Snapshot: Train to Aberdeen

A picture is worth a thousand words, so it goes, and in this new series, a member or friend of A+R will spill a few hundred or so on a cherished art photograph and why it so transcends the moment captured in film. First up, A+R cofounder Rose Apodaca on Mick Rock’s iconic “David Bowie and Mick Ronson, Train to Aberdeen, Scotland 1973.”

It’s been 4 years since Bowie died on January 10, and just 2 days after what would have been his 70th birthday. His death hit me hard, as it did so many fans worldwide, because it was so sudden and so unexpected. Soon enough it would be revealed he had been privately battling liver cancer in the preceding 18 months. My family was game to pay tribute with our Valentine’s card that year, which we were shooting with photographer Ramona Rosales just days following Bowie’s passing.

Like so many fans, too, I took solace in the vast and genius catalog of music and images, including “Aberdeen,” of which we have a 16x20 print on our living room wall. I got it directly from photographer Mick Rock, whom I met years before his own legendary status would become the stuff of long-overdue exhibitions around the world and a documentary (the 2016 “Shot! Thee Psycho-Spiritual Mantra of Rock,” a must-see for any photography and rock enthusiast, of which I am both).

The photo happens to be among Mick’s best sellers. But that didn’t dissuade me from wanting it. Bowie and Ronson are dressed to the hilt in tailored jackets by Freddie Burretti, on the train through the English countryside, knives and forks in hand as they go at their unremarkable, quintessential Brit meal of boiled potatoes, peas and chops. Even the butter patties and bread rolls add to the paradox of the mundane and the mythic status in pop culture these 2 already had a hold on by this time. Aberdeen was the first stop on the final tour of the Ziggy Stardust concert, one which had already fixed Bowie and Ronson in history. And there will still be many incarnations and albums to come from each of them.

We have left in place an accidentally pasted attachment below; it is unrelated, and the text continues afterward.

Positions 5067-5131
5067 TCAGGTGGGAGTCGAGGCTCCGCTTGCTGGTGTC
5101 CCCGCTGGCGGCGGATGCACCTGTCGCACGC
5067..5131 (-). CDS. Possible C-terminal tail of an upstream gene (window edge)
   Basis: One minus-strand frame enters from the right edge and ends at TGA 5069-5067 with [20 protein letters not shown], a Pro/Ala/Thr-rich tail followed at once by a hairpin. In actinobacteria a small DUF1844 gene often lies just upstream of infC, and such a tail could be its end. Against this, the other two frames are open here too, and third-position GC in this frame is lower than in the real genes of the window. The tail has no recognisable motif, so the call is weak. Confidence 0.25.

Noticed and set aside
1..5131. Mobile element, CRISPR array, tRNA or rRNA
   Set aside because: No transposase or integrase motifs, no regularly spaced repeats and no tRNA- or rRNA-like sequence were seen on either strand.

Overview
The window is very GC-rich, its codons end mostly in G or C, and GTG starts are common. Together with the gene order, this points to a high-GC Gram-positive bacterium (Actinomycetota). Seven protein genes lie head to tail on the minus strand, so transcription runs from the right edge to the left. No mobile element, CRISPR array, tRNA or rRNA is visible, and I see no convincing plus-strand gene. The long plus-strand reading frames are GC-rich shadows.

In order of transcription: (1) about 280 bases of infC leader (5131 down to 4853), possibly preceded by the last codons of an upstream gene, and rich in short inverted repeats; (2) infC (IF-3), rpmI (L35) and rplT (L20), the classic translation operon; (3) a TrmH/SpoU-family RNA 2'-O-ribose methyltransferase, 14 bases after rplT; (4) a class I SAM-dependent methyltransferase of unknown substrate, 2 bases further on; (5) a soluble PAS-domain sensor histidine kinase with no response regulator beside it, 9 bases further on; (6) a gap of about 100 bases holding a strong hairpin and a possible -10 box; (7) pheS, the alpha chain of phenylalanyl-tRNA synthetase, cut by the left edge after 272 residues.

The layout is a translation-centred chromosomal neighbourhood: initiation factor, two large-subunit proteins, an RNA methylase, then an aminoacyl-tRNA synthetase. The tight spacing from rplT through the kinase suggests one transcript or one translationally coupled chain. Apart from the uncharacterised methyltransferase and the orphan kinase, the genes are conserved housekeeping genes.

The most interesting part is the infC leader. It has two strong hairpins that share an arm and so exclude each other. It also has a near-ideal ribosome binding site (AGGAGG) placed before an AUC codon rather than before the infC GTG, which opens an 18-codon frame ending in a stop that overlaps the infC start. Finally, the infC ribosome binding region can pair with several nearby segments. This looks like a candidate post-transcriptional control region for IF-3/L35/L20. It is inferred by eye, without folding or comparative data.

The image was “lost in the archive,” according to Mick Rock, until he started putting together his 2002 photo book, “Moonage Daydream.” That archive, by the way, includes not only countless outtakes in black and white, but also color, showing Bowie’s mullet in all its strawberry brightness. But it’s this one that embeds itself in the collective memory of iconic status. It’s this one that makes me smile.

Mick believes it’s not just the contrasts at play in his photograph that so appeals to onlookers, but the “conspiratorial way” Bowie and Ronson are looking at one another. They knew they were on top of the rock heap, with every bite.

That meal is part of the reason Andy and I acquired “Aberdeen” for one of our early wedding anniversaries. We set out to collect photography thematically tied to our favorite pastime: feasting, be it food or drink. It isn’t the only one of Mick’s photographs in our collection, all 3 of which feature Bowie (Andy’s cut me off from any more Bowie photos, at least for now!). There’s “Praying on Knees, 1972” in the bedroom, and another of Bowie in Burretti, “Blue Suit, circa 1973” in my home office. But, like a good meal, it’s the one we share collectively as a family and with visitors that I love most.

And it serves as a reminder: no matter the trip or what’s on the plate, for godsakes, always make it a glam moment.